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Chinese New Year is coming up on February 19th. This will make the year of the Sheep. If you are turning 12, 24, 36, 48, 60, or 72, then you will want to wear red to ward off any ill fortune you may encounter upon meeting your benming nian, the animal corresponding to the zodiac year. The tradition of wearing red clothing started with the legend of the Nian, “Year.” In this traditional folklore tale, a monster devours everything in its path, including children. Villagers would leave food on their doorsteps to help stave away the monster’s hunger, and keep the Nian away from their family. One day, it was noticed that a child dressed in red terrified the Nian and chased it off. Since then, the color red has been associated with the Chinese New Year.
Red clothes are symbolic of this tale and are still believed to ward off evil spirits and bad luck. Another tradition is wearing all new clothes on the Chinese New Year. If you wear a brand new red outfit, then you are sure to bring in the New Year with good luck. Traditional clothing would include the quipao dress, which is form fitting with a high neckline. Women typically wear these to formal events, but this beautiful dress would create an eye-catching look to ring in the New Year.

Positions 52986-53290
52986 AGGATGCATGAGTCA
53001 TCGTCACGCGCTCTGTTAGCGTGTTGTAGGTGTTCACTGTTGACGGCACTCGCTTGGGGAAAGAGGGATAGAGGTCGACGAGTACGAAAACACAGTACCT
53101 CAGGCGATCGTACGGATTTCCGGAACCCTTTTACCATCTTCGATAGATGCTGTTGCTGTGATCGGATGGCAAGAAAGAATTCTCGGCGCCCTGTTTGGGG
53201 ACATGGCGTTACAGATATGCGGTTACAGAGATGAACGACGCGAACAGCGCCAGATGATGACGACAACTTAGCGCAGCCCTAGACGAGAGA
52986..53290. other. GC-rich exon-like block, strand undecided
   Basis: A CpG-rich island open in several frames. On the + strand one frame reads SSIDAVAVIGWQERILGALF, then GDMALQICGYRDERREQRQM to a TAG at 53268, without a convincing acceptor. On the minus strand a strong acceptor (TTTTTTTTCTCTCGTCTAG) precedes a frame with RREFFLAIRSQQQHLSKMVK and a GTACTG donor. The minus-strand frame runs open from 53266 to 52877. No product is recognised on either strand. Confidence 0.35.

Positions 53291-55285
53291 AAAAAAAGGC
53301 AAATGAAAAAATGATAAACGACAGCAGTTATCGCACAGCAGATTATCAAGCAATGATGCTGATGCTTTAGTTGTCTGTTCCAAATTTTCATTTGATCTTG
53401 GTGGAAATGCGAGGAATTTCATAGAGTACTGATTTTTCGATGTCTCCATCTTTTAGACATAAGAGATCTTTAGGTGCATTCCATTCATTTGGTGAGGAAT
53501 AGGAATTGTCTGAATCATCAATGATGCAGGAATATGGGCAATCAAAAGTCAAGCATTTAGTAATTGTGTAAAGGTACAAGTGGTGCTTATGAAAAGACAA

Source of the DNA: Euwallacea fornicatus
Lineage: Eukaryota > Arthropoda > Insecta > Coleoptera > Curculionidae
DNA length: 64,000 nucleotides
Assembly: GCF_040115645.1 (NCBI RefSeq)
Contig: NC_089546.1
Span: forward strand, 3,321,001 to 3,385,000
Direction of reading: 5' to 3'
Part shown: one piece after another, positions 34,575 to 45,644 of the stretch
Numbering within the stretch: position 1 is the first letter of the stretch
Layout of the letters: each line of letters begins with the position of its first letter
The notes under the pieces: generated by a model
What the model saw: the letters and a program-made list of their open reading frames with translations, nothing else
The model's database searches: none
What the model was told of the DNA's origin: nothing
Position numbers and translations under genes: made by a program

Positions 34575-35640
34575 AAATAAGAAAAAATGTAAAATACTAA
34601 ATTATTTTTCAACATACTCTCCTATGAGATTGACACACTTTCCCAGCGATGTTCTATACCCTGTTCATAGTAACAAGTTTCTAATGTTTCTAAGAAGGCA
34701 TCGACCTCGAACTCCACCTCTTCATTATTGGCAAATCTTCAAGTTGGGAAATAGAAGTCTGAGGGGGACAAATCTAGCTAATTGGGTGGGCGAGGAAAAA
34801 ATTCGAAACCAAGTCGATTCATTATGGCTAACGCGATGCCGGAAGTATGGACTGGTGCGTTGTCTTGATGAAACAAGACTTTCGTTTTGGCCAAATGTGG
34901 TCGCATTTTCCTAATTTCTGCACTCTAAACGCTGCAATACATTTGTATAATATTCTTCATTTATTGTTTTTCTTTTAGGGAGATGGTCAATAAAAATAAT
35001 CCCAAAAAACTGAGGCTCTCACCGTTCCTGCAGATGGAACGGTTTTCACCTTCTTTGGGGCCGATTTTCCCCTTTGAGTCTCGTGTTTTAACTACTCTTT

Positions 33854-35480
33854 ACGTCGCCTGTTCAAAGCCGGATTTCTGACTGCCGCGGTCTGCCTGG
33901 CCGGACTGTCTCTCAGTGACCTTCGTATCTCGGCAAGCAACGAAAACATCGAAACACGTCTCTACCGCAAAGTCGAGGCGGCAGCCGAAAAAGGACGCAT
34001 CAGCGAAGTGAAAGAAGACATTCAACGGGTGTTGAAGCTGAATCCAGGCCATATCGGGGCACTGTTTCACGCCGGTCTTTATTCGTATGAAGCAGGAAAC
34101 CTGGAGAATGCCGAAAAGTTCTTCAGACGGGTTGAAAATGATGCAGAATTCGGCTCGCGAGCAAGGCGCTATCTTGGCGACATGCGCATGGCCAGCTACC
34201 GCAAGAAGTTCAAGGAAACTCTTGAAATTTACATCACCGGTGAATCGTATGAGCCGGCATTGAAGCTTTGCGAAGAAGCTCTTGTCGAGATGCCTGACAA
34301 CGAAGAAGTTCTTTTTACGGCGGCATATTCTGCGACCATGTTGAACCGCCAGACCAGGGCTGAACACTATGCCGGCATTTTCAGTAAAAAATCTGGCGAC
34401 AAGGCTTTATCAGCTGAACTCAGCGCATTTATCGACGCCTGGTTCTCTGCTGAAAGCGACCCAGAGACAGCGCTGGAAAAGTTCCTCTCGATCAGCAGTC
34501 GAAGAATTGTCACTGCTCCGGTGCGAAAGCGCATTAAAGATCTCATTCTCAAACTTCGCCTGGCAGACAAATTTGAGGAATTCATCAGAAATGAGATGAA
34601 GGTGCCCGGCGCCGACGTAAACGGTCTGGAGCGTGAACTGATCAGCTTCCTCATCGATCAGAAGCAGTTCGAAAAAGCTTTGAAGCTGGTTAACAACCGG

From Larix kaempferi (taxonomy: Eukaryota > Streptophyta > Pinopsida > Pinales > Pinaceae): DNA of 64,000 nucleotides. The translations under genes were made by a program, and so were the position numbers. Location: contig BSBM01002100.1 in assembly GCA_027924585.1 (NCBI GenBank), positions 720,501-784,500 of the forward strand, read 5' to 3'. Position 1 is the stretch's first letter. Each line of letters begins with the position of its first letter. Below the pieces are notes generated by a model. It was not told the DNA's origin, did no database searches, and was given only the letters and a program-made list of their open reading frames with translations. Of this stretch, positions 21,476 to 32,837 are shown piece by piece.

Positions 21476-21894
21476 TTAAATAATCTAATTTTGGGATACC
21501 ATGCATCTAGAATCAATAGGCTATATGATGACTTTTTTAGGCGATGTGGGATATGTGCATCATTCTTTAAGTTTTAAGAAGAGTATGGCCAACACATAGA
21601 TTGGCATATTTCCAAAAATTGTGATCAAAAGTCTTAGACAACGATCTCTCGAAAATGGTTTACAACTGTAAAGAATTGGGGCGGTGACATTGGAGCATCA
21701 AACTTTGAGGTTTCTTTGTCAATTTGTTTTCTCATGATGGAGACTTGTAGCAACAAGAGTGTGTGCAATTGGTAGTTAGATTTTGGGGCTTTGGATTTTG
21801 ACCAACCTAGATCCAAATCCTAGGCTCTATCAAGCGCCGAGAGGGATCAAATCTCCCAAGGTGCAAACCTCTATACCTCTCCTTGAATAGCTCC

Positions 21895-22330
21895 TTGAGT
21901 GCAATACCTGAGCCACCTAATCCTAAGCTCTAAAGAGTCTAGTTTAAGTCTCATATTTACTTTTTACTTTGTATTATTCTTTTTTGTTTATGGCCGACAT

New clothes on New Year’s will bring better luck, even if not all red. A new top and skirt would work as a great addition to your New Year’s wardrobe. Fresh clothing will bring a fresh start to your year, along with other feasts and festivities. So, splurge on a new outfit that makes you happy, but don’t forget to buy something red. Enjoy a traditional Chinese New Year feast, fireworks, and good luck with your new red outfit.
Before the New Year begins, tradition is to clean the house, buy a new outfit, and many other new changes for the year. Traditionally, the whole house will need to be cleaned before the New Year and decorated with red to bring better luck to the household. A variety of decorations will be displayed around the house, including red lanterns, red paper cutouts, and red banners with lucky sayings.
Chinese New Year traditions also include the giving of red envelopes. These red envelopes are filled with money and given to loved ones to bring them good fortune. Of course, money is always a great gift. Elders give them to the younger members of the family and only given in even amounts to bring them good luck. Families will also reunite for feasts that feature a variety of traditional foods. All these traditions draw the family closer together during this joyous time.
Fireworks will be set off all across China and many other regions to celebrate the New Year. Red symbolizes fire and helps ward off the Nian, but fireworks can ward the monster off with a bang. Firecrackers are set off everywhere to deter the Nian with all the loud noises and ward off its bad luck. Fireworks add to the celebration for a fun time bringing in the New Year.
*Italicized words are Chinese terms